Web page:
Debt Collection in Small Claims Court
Debt collection is one of the most common legal issues faced by small business owners. In addition to the effect unpaid invoices have on your bottom line, debt collection can be stressful and time consuming. Your LegalShield provider law firm is ready to help by drafting collection letters on your behalf. Unfortunately, a collection letter is not always enough to prompt payment and additional legal action may be necessary. Small claims court may be an option for your collection matter. The following information will help you understand the process. Contact your LegalShield provider law firm to learn more about small claims court in your state.
- Exhaust your alternatives. Make an effort to collect the debt before going to court. Your LegalShield provider law firm can write a collection letter on your behalf. You may also consider working out a payment plan or other alternatives. Review our article, 8 Critical Steps for Small Business Debt Collection for more information.
- Know the maximum amount you can collect in small claims court. Different states have varying thresholds for what amounts can be disputed in small claims court. For instance, in Virginia claims may not exceed $5,000. In California claims made by sole proprietors and individuals may not exceed $10,000, while corporation and other entities are limited to $5,000. There may also be limits on the number of claims you can make in a calendar year. Talk to your LegalShield provider law firm about the laws that govern small claims court in your state.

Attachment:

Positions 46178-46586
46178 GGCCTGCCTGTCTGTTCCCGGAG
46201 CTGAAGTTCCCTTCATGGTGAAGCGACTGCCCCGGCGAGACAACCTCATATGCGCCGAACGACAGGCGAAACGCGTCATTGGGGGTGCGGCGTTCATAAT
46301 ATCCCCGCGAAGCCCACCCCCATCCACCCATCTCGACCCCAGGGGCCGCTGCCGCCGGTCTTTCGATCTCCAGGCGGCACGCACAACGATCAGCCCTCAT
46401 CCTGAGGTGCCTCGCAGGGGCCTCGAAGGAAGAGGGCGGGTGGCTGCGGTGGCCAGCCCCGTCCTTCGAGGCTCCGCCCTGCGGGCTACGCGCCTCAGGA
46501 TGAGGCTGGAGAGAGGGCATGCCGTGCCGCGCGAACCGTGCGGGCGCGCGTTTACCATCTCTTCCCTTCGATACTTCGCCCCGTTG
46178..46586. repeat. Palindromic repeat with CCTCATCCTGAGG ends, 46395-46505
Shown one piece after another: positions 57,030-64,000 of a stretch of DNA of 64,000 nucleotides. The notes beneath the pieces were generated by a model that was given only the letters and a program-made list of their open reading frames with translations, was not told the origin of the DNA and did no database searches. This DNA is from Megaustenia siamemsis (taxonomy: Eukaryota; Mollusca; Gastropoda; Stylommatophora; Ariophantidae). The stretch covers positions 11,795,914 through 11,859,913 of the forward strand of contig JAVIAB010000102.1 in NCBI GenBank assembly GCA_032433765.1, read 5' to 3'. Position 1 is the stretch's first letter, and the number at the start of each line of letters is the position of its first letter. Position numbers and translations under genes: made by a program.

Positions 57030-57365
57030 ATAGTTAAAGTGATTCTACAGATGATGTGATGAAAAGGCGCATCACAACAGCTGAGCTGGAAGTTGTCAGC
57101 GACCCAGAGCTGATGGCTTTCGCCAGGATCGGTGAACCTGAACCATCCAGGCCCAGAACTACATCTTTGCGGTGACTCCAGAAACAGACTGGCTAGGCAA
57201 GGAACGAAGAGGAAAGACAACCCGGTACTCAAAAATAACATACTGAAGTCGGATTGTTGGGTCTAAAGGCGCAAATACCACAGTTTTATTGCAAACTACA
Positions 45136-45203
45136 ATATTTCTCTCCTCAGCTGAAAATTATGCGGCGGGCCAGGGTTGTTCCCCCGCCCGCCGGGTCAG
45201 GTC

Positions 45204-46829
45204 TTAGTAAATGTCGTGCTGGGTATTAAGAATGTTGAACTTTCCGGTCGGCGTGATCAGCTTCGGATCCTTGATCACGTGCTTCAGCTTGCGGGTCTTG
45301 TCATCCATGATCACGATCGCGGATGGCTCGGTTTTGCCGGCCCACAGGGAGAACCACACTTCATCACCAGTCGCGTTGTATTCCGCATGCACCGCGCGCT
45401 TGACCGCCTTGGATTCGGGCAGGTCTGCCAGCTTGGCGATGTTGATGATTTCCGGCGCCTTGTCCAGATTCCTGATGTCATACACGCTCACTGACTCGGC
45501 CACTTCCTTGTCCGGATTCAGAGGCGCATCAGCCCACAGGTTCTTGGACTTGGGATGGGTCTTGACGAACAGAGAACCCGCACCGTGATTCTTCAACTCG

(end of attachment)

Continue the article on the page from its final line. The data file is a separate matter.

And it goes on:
- File the correct paperwork. It is important to file the correct paperwork in order to receive a court date for your matter. Discuss the process with your LegalShield provider attorney to make sure you understand the necessary procedures to bring your matter before the court.
- Know who will need to appear in court. Some states do not require the business owner to appear in court and may allow you to send an employee on behalf of the company. In those cases, it is important to send someone with first-hand knowledge of the matter, such as a bookkeeper or a manager, who dealt directly with the customer. Speak with your LegalShield provider attorney to learn more about the laws in your state.
- Compile and organize your evidence. The quality and accuracy of your documentation may make all the difference in court. A payment policy or contract, signed by the customer, will help your case. In addition, you should have with you copies of invoices, past due notices, or any other correspondence you sent to the other party.
- Prepare and rehearse your argument prior to court. Part of being prepared for court involves knowing what to expect and how to properly present your argument. Your LegalShield provider law firm can help explain what to expect and what information may be most important to the court. Call and speak with an attorney today if you have any questions about small claims court or need assistance collecting a debt.